Les Miserables the Musical, so far, is the one I hold most dear to my heart amidst the fact that I have just come to love it last year. Its entrancing orchestrations and flawless songs have once again rekindled my desire to be an orchestra conductor – but that’s only half of the story. After having watched the 25th Anniversary over and over again, I realized that I hold a bit of each character inside me. I have come to sympathize with Fantine and her crushed dreams, join Javert and his inability to forgive, share Jean Valjean and his desire to change, and even relate to Eponine with her unrequited love.

Jean Valjean“For I have come to hate the world, the world has always hated me.” After being released from prison, he has a negative view on the new world he faces. His distrust in the society reflects his distrust in himself – that he can never change. He has come to believe in people’s words that a man such as himself is incapable of being a better man. The Bishop comes and changes Valjean’s view by offering him freedom. Valjean, shamed by the Bishop’s act of mercy, vows to start anew. He comes later at a crossroad whether or not to keep silent or tell the truth about his past – he ends up telling the truth: “Who am I? 24601!” He faces another crossroad whether or not to take revenge on Javert – he ends up freeing him.

We see Valjean in ourselves—our desire to change in an unforgiving world. Sometimes, we just need someone to show us that we are still human beings and that we deserve respect as anyone else amidst our faults.

Inspector Javert“Those who follow the path of the righteous shall have their reward.” Commonly misunderstood as the story’s antagonist, we tend to overlook how he is just a man who holds strongly to his belief: justice. His inability to forgive Valjean starts in the first act until his suicide, where he begins to doubt his belief. Perhaps this characteristic of being unmerciful of his comes from his past which, unfortunately, is stated in few lines: “I was born inside a jail; I was born with scum like you; I was from the gutter too!” We can see that his past has made him this way: the inspector who cannot find it in himself to see people beyond their actions, in their hearts.

Our pasts made us who we are today. Some of us may have been scarred thus, becoming paranoid, unforgiving, or even distrustful towards people we cannot bring ourselves to forgive. However, we forget that we have the ability to change. We forget that we have a future.

Fantine “Life has now killed the dream in me.” When she was younger, she looked forward to a bright future. A man enters her life, filled her days with wonder, and in the end, left her life at a time she needed him the most. Slapped with the reality of life in France, she realizes that life is cold and cruel – killing dreams as they come. Still, she dreams.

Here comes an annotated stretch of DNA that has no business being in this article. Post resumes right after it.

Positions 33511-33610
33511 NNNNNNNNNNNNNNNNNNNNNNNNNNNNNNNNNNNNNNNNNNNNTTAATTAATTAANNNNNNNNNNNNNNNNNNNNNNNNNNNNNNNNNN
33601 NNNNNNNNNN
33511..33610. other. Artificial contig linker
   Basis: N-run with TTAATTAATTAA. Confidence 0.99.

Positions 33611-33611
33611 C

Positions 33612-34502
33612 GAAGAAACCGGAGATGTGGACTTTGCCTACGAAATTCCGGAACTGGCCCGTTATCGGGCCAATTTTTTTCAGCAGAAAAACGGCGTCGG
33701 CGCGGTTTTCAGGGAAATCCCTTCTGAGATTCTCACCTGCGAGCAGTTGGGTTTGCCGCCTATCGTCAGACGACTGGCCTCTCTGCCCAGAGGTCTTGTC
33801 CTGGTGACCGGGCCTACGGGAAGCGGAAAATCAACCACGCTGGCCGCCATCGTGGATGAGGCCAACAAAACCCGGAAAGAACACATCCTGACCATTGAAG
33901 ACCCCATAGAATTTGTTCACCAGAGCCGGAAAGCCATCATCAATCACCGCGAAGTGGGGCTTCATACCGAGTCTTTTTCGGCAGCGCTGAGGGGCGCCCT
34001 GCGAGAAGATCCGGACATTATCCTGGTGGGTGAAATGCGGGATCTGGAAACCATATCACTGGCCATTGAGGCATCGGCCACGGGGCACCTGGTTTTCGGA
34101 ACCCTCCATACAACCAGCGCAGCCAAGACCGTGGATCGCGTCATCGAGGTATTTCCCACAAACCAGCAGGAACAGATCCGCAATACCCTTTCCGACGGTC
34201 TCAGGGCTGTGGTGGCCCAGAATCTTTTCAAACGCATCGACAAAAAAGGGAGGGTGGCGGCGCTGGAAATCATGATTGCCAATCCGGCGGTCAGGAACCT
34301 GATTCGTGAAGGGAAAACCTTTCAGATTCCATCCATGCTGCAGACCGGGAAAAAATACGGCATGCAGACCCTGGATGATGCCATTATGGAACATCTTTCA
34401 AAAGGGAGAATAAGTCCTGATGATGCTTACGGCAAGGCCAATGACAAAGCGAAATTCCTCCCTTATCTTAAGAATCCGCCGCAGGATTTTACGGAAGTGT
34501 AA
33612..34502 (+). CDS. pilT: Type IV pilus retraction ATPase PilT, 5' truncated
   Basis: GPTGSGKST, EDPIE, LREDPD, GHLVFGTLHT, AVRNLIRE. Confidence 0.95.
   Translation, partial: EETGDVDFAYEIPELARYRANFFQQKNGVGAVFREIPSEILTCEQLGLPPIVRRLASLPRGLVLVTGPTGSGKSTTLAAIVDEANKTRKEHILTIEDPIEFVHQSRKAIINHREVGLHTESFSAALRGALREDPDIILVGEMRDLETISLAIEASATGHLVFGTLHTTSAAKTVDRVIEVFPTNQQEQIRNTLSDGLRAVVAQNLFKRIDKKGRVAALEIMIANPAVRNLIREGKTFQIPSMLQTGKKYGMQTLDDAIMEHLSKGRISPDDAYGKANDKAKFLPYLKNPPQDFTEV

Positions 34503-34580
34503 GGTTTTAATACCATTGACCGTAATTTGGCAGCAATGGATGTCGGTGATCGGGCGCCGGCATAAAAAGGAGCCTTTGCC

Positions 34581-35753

There is a Fantine in all of us – there will always be a point in our lives when we realize that our dreams and hopes were nothing but silly because of the reality we live in. Yet, we continue to dream. We continue to hope for the best, but we have already come to expect the worst.

Cosette“In my life, there’s so many questions with answers which somehow seem wrong.” Having faced with a horrible past of being abused by the Thernadier family, she has come to forget all about it in her older years. However, she wants to learn the truth from her ‘father’, Valjean, of the dark and deep histories he shelters her from. In fact, she’s been sheltered throughout her life and it makes her feel lonely – thus, develops a desire to be loved. She takes her chances with Marius, a student revolutionary, and finds herself in this love.

All of us want to be loved.

Eponine“Little you know, little you care.” She puts on a brave face in the face of upcoming revolution and even in front of Marius, the one she loves. However, no one sees the real Eponine: a normal French girl who loves someone whom she knows will never love her back. Still, she stays loyal to him and even goes through the pain of leading him to Cosette’s home.

We tend to love beyond loving even when we already know that we are the ones who get hurt. Once darkness comes, we realize that we’ve always been on our own, with the will to love someone wholeheartedly but without anyone to love us.

A musical is beautiful – from the point of view of someone who listens to the music and looks at the sets and costumes.

A musical is your life – from the point of view of someone who listens with his/her heart and looks beyond the sets and costumes.